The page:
The Turner Prize is an annual arts event never to be missed, and this year the shortlisted artists – Duncan Campbell, Ciara Phillips, James Richards and Tris Vonna-Michell – have the added prestige of appearing at Tate Britain alongside an exhibition showcasing the work of the great J.M.W. Turner himself.
However, none of the work bears similarity of the prize’s namesake, this year dominated by film and installation. The most resonating of these is James Richard’s sensual film installation Rosebud, which intersperses pages of Japanese erotic novels, the flickering image of a singing bird and glimpses of womens’ flesh, the camera running and rolling over pale skin. Elements of the film have been censored, which leads the imagination – however pure – to perhaps expect the hidden parts to be more transgressive than they are. Richards gently plays with expectations, eroticism and combines locations, bodies, sources in a smooth, rhythmic dance on screen.
Perhaps less successful as part of a group exhibition is Duncan Campbell’s hour long film, It For Others (2013, which is difficult viewing in a similar way to the 2012 entry by Luke Fowler, a 90 minute cinema piece surrounding psychology. These films are not uninteresting but if one were to allow the same amount of time for each Turner Prize nominee, this year you would be in Tate Britain’s galleries for four hours. It’s clear that in its first exhibition, this year’s Venice Bienale, It For Others (2013) could have enjoyed the concentration it requires – it is a politically charged and sociological investigation, performed through archival footage and new work – however as part of an exhibition full of other, more audibly shouting voices, it slightly falls behind.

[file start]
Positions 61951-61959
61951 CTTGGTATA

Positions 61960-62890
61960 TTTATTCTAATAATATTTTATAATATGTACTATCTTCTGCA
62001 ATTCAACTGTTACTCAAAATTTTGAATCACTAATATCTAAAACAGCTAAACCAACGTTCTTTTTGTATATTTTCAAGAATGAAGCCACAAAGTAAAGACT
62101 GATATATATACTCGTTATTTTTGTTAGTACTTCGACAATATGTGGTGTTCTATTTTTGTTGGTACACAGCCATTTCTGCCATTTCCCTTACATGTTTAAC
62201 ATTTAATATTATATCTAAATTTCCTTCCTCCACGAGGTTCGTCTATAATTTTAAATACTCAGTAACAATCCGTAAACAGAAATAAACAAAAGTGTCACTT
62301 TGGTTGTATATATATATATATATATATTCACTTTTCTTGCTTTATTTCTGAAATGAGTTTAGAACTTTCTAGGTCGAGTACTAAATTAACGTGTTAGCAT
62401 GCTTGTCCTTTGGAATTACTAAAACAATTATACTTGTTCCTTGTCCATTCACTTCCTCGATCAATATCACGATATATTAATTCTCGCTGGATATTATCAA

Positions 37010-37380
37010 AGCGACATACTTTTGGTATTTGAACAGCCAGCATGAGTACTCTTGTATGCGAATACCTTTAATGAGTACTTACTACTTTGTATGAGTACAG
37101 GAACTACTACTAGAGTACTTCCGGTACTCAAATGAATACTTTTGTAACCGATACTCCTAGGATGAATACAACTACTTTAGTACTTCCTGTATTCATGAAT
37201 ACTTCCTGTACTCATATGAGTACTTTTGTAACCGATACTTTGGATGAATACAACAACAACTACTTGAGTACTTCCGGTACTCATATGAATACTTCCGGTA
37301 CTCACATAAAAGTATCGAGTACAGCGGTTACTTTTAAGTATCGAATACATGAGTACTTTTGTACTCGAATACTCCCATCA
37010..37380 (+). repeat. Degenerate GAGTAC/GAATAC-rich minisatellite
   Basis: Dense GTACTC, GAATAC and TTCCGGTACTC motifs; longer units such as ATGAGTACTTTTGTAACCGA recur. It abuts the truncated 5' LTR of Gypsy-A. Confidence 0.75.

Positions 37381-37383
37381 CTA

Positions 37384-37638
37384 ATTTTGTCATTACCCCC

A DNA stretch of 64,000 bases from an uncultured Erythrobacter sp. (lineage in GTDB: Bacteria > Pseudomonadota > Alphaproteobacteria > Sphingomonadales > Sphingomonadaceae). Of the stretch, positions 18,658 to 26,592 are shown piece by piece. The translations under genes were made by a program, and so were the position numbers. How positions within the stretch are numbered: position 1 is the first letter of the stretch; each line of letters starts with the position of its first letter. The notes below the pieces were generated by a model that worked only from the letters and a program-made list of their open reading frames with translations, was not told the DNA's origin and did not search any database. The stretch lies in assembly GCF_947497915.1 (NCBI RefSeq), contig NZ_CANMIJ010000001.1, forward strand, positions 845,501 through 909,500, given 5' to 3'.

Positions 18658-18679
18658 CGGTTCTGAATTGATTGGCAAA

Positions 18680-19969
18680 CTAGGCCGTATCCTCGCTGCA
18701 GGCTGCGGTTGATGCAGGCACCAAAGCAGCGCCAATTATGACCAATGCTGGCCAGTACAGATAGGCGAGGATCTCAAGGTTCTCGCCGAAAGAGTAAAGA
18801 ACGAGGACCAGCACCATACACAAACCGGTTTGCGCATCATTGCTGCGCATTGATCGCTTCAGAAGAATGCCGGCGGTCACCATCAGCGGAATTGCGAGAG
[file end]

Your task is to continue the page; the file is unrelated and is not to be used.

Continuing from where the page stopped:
Young Canadian printmaker Ciara Phillips is, in terms of her practise, a slight rarity amongst the previous generations of Turner Prize nominees, however in the style of 2012’s winner Spartacus (now Marvin Gaye) Chetwynd, Phillips was nominated for work which involves visitors and is at once installation, printmaking, intervention and performance. However, the work which appears as part of this year’s prize is not inclusive, but static: a room of neon handmade screenprints, fly-posted from floor to ceiling.
Finally, Tris Vonna-Michell presents a series of films which recall his German mother’s post-war upbringing. The artist’s accompanying voiceovers verge on hysterical – gasping, and slightly disturbing – and the effect is that one isn’t quite sure whether to back away or listen in. The work certainly communicates a fragmented memory and, as with all autobiographical work is slightly difficult to relate to, but allows for reflection and – like Richard’s film – for the audience to work to fill in the gaps. The accompanying unrelated archival texts are interesting as objects, relating to poet Henry Chopin, but leave the viewer more interested in Chopin than Vonna-Michell.
Of the work, Richard’s makes the most sense in this year’s particularly conceptual Turner Prize exhibition.
Turner Prize 2014 Until 4 January 2015 Tate Britain, Millbank, London www.tate.org.uk
1. Ciara Phillips, Workshop (2010–ongoing), 2013, installation view, The Showroom, London. Commissioned by The Showroom, London. Photo: Daniel Brooke. Courtesy the artist and The Showroom, London. © Ciara Phillips.
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